for National Geographic News
You need some serious luck to find a 53-million-year-old rabbit's foot.
As it happens, Kenneth Rose was so fortunate—but it took him a few years to realize it.
The Johns Hopkins University School of Medicine anatomy professor unearthed curious bones in India several years ago.
He suspected they were important but could not identify them. So he stored them in a drawer until serendipity struck in spring 2007.
"One day I was teaching my mammals course and showing the [students] the foot of a jackrabbit, and I said, 'Hey, that's what we have in the drawer.'"
That fateful foot now appears to belong to the world's earliest known rabbit found so far, some three to four million years older than its closest contemporary.
Though modern jackrabbit feet are about four times larger, they match the 0.25-inch-long (6.4-millimeter-long) Indian fossils in shape.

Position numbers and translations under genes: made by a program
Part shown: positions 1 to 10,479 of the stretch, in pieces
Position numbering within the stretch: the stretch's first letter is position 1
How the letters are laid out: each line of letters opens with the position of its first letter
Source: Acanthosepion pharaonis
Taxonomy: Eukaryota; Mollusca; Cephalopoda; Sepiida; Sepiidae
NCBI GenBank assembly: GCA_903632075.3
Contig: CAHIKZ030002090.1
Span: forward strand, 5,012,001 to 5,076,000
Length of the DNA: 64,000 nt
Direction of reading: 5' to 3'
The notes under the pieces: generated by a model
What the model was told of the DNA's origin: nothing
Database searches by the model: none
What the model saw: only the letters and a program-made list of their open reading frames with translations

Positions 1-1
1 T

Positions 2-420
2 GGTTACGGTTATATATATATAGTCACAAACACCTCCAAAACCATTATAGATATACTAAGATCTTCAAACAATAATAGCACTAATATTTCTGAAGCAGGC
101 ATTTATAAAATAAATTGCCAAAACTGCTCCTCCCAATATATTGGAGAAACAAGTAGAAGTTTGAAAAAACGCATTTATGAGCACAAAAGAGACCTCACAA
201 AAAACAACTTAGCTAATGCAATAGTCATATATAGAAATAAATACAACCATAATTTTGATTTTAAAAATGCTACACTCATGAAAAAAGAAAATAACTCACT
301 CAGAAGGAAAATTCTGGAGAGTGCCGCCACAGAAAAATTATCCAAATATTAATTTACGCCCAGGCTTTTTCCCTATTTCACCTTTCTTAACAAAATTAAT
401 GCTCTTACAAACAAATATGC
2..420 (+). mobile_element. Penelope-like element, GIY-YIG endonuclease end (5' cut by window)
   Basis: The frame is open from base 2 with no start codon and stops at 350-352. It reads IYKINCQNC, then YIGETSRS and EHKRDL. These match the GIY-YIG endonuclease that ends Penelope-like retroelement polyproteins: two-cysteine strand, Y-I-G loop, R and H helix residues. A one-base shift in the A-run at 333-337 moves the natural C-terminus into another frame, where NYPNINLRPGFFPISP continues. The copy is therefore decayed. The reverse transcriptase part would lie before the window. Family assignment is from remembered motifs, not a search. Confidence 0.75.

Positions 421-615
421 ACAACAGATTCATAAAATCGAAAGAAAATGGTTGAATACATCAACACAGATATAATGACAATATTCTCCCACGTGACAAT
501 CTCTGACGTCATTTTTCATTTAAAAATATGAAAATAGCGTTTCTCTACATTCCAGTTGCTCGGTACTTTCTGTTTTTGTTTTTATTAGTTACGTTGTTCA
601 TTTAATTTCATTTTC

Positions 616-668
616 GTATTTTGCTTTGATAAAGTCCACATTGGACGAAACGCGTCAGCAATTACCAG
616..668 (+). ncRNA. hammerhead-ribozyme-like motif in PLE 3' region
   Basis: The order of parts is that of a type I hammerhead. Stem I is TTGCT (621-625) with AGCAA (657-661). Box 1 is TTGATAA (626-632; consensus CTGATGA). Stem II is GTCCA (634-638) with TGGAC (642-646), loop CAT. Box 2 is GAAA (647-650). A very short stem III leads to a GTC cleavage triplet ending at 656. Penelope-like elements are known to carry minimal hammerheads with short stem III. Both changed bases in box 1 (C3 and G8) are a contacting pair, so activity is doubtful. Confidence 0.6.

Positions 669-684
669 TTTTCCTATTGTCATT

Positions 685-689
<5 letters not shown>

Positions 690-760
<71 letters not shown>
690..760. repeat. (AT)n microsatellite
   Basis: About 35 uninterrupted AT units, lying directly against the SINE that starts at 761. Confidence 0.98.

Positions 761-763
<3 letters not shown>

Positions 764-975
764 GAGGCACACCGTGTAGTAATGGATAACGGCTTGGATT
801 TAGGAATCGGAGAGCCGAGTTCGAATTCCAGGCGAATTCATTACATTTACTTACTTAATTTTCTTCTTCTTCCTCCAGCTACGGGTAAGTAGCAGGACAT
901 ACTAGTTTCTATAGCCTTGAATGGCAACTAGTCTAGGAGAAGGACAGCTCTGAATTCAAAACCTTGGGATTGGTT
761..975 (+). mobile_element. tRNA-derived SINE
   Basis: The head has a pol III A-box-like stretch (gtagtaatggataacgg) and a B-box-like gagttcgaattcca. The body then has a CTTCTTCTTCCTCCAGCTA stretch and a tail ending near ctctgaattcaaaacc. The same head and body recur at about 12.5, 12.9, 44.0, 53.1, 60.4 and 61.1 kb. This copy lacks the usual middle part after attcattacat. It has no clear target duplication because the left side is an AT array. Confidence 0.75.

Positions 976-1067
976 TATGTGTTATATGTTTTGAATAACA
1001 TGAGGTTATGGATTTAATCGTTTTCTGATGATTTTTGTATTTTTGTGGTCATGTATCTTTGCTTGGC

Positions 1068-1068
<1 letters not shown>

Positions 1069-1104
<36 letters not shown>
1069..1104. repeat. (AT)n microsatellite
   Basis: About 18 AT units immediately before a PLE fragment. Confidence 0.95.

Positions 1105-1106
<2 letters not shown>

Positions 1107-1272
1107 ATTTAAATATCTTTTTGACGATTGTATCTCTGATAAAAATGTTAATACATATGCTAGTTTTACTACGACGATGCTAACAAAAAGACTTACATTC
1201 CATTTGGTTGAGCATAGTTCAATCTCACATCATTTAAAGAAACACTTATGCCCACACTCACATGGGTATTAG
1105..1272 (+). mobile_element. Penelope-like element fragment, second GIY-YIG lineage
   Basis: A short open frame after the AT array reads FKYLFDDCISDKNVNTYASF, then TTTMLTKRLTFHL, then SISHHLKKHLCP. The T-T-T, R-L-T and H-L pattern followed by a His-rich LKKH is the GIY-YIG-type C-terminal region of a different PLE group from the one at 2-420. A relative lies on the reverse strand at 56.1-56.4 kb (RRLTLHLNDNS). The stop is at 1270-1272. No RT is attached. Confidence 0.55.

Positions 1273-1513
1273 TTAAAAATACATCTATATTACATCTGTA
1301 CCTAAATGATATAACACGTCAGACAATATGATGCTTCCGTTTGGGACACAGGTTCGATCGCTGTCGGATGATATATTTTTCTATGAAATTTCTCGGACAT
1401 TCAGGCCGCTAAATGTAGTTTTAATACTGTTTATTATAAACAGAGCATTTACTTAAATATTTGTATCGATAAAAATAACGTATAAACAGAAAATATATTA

"All we have is ankle bones. We'd sure like to find some teeth or skulls, but this is what we have at the moment—and they are unmistakable," Rose said.
Rose received funding from the National Geographic Society. (The National Geographic Society owns National Geographic News.)
(Related news: "Mystery Mammal Fossil Found in India" [November 8, 2007].)
Previous studies have suggested that rabbits and hares diverged from pikas—mouse-like mammals that are also part of the order Lagomorpha—some 35 million years ago.
SOURCES AND RELATED WEB SITES